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Jerusalem Artichokes/sunchokes

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  • Jerusalem Artichokes/sunchokes

    Hi! I am thinking of ordering some sunchokes. There's not alot of pics of all the different varieties. I found pics of Stampede,White and Red Fuseau, and Red Rover. Can anyone post pics(tubers) of other varieties than the above? I think it would help me decide which one I'd like. Plus, you can post pics and brag of how well you can grow them

    Oh, I almost forgot, Do all sunchoke flowers smell like chocolate?
    I hope this is the right forum. Thanks

  • #2
    Hello!

    I am having a difficult time locating any actual photographs of different varieties than what you have named, but I can tell you that our Seed Savers Exchange members offer quite a few different varieties with descriptions of each (no pictures) in our Yearbook. One must be a member to receive this publication though and if you are interested in further information feel free to contact us about it. Best of luck!

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    • #3
      ChristinaJoMD, i too cannot provide pictures (until i learn how to do that, being such a cyberdolt), which is absurd, seein's i grow over a ton of them every yr. and am the supplier of all 4 vars. sold by Moose Tubers/Fedco Seeds. Those four are Clearwater, Skorospelko, Nakhodka, and Waldspinel. To date, my hands-down favourites are Clearwater and Skorospelko (out of my preservation collection of 80+ vars. Clearwater, which i discovered literally in my backyard, is most notable for its lack of "boobs", making it easy to wash and (absurd!) peel. It also has phenomenal dormancy, holding well in cellar storage without sprouting. Moreover i've tried them in the spring when tops were well above ground and found the tubers amazingly firm and crisp, when the sprouting should have made them go all pithy. Average yield though. Skorospelka is an offshoot of a Soviet-era breeding programme which attempted to make crosses with sunflowers, their kissing cousins. It is a reddish tuber, bodacious yielder, and also conveniently knob-free. Both of those can be purchased from Moose Tubers or, in small quantities, directly from me. As Sarah says, i have dozens of other vars. (which by the way we call terrasols, barely related to artichokes of any ilk), listed in SSE yearbook, but if i had to chose one of two, them's the ones. I'll figure out the photo thing someday; this is after all the 21st century.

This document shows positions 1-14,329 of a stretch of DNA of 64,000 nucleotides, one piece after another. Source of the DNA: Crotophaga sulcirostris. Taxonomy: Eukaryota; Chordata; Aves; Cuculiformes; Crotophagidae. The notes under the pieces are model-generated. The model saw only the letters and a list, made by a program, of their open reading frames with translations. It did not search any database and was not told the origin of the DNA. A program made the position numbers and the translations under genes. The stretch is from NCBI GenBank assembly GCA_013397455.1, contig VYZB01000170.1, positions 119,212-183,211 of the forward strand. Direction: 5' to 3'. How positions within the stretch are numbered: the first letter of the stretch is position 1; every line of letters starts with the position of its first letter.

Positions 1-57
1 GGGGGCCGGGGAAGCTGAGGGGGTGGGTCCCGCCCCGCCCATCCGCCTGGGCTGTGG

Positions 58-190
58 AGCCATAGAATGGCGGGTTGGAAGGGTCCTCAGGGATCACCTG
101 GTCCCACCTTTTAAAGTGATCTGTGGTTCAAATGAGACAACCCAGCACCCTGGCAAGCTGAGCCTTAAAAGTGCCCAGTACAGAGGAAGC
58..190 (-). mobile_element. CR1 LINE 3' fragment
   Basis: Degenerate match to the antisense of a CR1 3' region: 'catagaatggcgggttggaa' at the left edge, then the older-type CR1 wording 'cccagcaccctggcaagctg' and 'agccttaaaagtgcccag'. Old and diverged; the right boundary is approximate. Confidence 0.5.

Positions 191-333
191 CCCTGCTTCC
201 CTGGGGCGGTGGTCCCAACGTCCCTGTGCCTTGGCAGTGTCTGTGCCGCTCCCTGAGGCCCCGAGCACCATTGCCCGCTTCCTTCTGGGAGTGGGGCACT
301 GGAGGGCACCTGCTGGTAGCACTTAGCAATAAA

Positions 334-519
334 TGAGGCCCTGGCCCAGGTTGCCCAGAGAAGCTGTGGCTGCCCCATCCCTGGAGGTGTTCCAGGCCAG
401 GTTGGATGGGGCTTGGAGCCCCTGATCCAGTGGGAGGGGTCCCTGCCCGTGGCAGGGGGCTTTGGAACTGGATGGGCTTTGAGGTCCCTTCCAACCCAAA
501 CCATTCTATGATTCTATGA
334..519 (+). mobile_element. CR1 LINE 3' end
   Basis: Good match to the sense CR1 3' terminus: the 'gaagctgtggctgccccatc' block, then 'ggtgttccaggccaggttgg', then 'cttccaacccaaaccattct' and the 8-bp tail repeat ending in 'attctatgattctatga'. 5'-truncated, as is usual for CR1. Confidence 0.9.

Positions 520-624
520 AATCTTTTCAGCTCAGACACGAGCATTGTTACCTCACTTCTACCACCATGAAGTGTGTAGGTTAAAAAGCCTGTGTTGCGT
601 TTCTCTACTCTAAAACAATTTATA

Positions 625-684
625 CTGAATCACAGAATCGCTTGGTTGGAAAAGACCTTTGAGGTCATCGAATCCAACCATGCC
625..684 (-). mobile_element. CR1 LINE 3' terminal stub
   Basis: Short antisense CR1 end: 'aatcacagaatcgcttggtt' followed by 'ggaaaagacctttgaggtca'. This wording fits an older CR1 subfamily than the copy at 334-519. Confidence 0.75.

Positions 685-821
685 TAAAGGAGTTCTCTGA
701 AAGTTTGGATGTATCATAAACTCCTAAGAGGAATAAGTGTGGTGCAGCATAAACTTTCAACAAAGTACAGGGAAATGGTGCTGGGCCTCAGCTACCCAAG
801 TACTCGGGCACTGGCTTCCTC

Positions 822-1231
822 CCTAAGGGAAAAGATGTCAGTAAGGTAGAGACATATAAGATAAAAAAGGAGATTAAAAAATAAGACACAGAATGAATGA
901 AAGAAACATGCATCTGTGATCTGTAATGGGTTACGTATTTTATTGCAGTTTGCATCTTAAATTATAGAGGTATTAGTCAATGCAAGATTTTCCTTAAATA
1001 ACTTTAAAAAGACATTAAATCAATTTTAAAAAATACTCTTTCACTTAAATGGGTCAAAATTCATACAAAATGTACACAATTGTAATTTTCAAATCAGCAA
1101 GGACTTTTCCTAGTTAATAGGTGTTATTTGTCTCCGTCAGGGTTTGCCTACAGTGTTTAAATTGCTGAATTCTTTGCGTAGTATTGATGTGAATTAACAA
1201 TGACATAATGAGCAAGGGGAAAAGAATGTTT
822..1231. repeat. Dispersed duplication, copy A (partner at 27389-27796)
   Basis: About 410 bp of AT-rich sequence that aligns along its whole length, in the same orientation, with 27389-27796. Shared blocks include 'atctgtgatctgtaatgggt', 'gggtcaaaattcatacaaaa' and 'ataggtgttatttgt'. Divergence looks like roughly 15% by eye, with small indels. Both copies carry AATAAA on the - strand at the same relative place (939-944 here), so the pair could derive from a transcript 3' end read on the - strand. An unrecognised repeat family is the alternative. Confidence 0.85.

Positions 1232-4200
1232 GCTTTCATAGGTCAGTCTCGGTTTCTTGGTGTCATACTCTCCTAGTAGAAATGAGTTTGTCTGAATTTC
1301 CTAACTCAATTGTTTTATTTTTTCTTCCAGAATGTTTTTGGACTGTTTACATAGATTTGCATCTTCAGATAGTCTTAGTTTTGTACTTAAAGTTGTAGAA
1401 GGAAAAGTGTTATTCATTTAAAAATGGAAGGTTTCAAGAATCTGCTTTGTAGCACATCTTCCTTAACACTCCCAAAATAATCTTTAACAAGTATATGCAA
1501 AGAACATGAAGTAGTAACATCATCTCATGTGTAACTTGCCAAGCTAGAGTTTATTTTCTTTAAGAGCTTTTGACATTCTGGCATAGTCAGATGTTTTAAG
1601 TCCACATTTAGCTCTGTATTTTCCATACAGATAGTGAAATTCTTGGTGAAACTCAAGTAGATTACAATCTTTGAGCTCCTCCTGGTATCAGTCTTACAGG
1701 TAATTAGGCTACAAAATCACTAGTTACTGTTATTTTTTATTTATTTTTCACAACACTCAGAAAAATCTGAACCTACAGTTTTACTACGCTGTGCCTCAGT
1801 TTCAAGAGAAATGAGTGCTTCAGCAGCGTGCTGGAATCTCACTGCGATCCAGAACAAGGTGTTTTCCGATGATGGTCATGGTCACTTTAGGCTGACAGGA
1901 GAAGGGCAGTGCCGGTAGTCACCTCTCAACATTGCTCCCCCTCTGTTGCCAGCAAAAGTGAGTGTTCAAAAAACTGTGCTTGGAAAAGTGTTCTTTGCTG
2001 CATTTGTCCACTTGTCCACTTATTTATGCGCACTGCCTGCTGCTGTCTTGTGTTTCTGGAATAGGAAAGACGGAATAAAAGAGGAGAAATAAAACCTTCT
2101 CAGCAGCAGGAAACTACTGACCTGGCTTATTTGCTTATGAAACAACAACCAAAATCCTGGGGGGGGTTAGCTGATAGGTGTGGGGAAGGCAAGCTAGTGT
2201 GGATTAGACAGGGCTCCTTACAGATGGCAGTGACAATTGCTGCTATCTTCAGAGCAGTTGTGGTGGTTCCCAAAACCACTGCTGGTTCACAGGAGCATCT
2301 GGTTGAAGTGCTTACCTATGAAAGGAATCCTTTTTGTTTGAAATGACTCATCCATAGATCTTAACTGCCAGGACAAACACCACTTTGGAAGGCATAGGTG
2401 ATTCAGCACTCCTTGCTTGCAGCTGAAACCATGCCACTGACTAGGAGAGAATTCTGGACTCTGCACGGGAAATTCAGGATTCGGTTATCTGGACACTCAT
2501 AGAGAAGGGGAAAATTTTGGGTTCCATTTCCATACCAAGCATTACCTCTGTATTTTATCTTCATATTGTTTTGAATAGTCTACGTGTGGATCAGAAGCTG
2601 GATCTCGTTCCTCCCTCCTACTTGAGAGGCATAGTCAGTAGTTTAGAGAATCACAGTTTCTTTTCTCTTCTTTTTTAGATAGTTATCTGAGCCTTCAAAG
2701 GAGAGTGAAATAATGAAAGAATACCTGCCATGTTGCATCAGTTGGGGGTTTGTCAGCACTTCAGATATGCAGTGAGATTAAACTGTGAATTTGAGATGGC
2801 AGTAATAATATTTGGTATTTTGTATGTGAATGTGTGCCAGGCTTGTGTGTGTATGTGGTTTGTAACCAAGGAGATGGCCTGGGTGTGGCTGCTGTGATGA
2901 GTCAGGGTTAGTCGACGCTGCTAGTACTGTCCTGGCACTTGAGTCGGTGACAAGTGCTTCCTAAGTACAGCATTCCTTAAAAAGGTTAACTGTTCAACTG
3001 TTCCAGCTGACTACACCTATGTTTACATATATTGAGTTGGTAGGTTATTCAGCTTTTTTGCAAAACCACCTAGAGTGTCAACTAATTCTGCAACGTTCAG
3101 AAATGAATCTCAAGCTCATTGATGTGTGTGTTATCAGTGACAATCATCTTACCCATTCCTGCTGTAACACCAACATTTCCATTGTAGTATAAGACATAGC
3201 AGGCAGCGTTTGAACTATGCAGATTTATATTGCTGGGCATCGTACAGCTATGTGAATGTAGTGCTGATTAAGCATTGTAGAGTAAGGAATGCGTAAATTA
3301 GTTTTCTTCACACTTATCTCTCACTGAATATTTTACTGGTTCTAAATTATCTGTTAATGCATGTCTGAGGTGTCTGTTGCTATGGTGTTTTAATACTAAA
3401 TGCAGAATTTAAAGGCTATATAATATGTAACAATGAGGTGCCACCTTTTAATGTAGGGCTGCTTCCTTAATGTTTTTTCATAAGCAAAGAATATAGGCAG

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      • #4
        I was hoping to continue with this thread by asking Will Bonsall a couple of questions about sunchokes... I promise to take pictures if I grow them this year. I have heard that they can be rather invasive, that it's a good idea to make a mowed path around a stand of them to keep them from taking over a field. This might be wishful thinking but I just wondered how fast they can spread. The other question was whether they will cross breed with sunflowers, since they are so closely related.. which would make either strange looking flowers or not so tasty tubers.

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        • #5
          They don't cross with sunflowers.
          They definitely smell like chocolate. I use them as cutflowers with sunflowers and zinnias a lot.

          I have Stampede and Red Fuseau. My first suggestion is to trade for them, not to purchase them. They are incredibly prolific and so I don't see why they cost so much! I sell a heaping quart for $2-3 at market.

          Stampede are more knobby but easier to dig and more productive. Fuseau are later to produce, smoother but much smaller and their roots go further so they are more work to dig.

          I don't have a problem with invasion yet. I have grown them since 2008. I have a row of them outside the garden in the weeds that actually produces. The rest are on the edge of the garden space (I use a field and where I stop is where the sunchokes are, beyond that is cover crop and not irrigated.) although they do better when irrigated well.

          I don't have photos of the roots but they can be seen in catalogs.

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          • #6